Cohort studies and biobanking
Epidemiological cohort studies and human biobanks offer the basis to translate hypotheses or findings of experimental settings into humans. Cohort studies provide the opportunity to study cardiovascular phenotypes over time and a well-designed cohort study can provide powerful results . Prospective studies are carried out from the present time into the future, whereas retrospective studies are carried out at the present time, but look to the past to examine disease events and outcomes . One prominent example in the cardiovascular field is the Framingham Heart Study (FHS), which was initiated in 1948. The FHS is the longest running prospective cohort study and through > 65 years of discovery has contributed enormously to the understanding of various cardiovascular risk factors and to how these factors relate to the overall and cardiovascular-related mortality [41, 42]. Various other epidemiological cohort studies were implemented since then and have provided additional information on cardiovascular disease risk [43,44,45,46,47].
In the last decades, not only phenotypic data of the study participants have been collected, also biospecimens became an important resource in epidemiology. Nowadays, large biobanks are an integral part of a cohort’s infrastructure [48, 49] and build the basis for a large part of the biomedical research. The main biospecimens collected into these biobanks include blood samples, saliva, tonsil swaps, urine, feces, tear fluid, tissue samples and biopsies, as well as genetic material. These materials are suitable for modern molecular analysis and consequently are critical for translating advances in molecular biology and technologies into improved human health and provide new possibilities in the context of systems medicine .
Public data sources, prior knowledge and data integration
Using existing and/or newly generated data and prior knowledge resources as a basis for further analysis is a fundamental aspect to incrementally increase the scope of systems medicine research and will be a major aspect for data integration challenges in the years to come. Many of the algorithms and approaches mentioned below have already been proposed and/or applied in the field of cardiovascular diseases e.g. [50,51,52].
Large consortia have collected and maintained cohorts of matching clinical patient, animal model and omics data (TCGA ; GEO , and ArrayExpress ) and of cell line profiles (CCLE , and LINCS ). Available data include sequencing data for genomics and transcriptomics, microarray mRNA and miRNA data as well as mass spectrometry data for proteomic analyses as well as many other “omics” data types. Table 1 lists a number of well-known public omics data repositories.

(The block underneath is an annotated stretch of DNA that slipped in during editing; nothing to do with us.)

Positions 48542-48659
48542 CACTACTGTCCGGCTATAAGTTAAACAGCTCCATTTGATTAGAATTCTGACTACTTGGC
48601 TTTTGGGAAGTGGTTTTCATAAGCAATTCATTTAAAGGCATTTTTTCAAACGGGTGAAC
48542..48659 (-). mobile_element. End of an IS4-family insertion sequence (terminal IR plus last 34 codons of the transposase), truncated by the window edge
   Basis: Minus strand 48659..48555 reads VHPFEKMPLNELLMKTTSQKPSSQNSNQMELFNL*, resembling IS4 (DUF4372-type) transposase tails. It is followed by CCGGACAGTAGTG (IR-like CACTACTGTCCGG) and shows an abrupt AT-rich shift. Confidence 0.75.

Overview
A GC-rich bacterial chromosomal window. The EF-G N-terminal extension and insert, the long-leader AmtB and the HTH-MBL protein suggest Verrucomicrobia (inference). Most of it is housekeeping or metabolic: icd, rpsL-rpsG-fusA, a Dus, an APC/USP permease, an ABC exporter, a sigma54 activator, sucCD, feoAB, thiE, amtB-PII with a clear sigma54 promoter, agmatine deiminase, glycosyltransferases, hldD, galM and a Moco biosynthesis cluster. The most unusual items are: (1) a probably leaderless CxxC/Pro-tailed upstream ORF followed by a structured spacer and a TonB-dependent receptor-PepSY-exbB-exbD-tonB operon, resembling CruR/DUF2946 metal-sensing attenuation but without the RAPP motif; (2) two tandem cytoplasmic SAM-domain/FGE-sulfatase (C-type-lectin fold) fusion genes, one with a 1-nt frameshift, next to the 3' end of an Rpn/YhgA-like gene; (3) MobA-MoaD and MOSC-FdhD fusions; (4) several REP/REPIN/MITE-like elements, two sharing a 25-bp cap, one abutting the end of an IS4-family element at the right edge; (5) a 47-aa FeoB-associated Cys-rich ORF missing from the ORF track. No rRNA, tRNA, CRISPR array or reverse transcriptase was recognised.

Vast amounts of biomedical knowledge are available from online databases. This ranges from genetic sequence information on GenBank  to protein information on UniProt  to various sites of knowledge on molecular interactions, many of which are collected on the Pathguide.org website , which currently lists over 600 resources related to biological pathway and interaction knowledge. The most prominent pathway databases are Reactome , the Network Data Exchange (NDEx) , the Kyoto Encyclopedia of Genes and Genomes (KEGG) , and WikiPathways  as well as disease-specific databases such as the Online Mendelian Inheritance in Man (OMIM) resource . Databases focusing on molecular interactions include BioGRID , IntAct  and STRING . Further knowledge sources include drug-target databases, which connect therapeutica and targeted proteins and disease-target databases, which contain diseases known to be associated with specific mutations. Table 2 lists a number of well-known databases containing knowledge about molecular interactions.
Many of these databases can be integrated into the R Framework for Statistical Computing. Examples for software packages which offer functionality to integrate database knowledge include the BioPAX-ontology , Systems Biology Markup Language (SBML) , the Human Proteome Organization (HUPO) Proteomics Standards Initiative standard for Molecular Interactions (HUPO PSI-MI)  and NDEx . In combination with mapping services, for example BioMart , these packages enable the integration and merging of prior knowledge for further analyses. Table 3 includes a number of standards for encoding pathway knowledge and corresponding software for the integration of this knowledge.
Methods for integrated data analyses
A large variety of methods for system medicine analyses has been proposed. The aim of these methods is often to classify data in order to provide conclusions towards a diagnosis, treatment decisions, and patient prognosis or towards clinical research hypotheses. The majority of the methods in use are based on statistics and computer science. This includes regression models (e.g. linear or logistic regression), non-parametric statistics (e.g. Wilcoxon-rank-sum  and the Kolmogorov-Smirnov test  and time-to-event analyses (e.g. Cox Proportional Hazard Ratio  from the field of statistics. Examples for methods originating from the field of computer-science are clustering (e.g.  and machine learning algorithms (e.g. Support Vector Machines  and neural networks . Finally, some methods are very much present in both fields, for example probabilistic graphical models (e.g. Bayesian networks  and Boolean networks .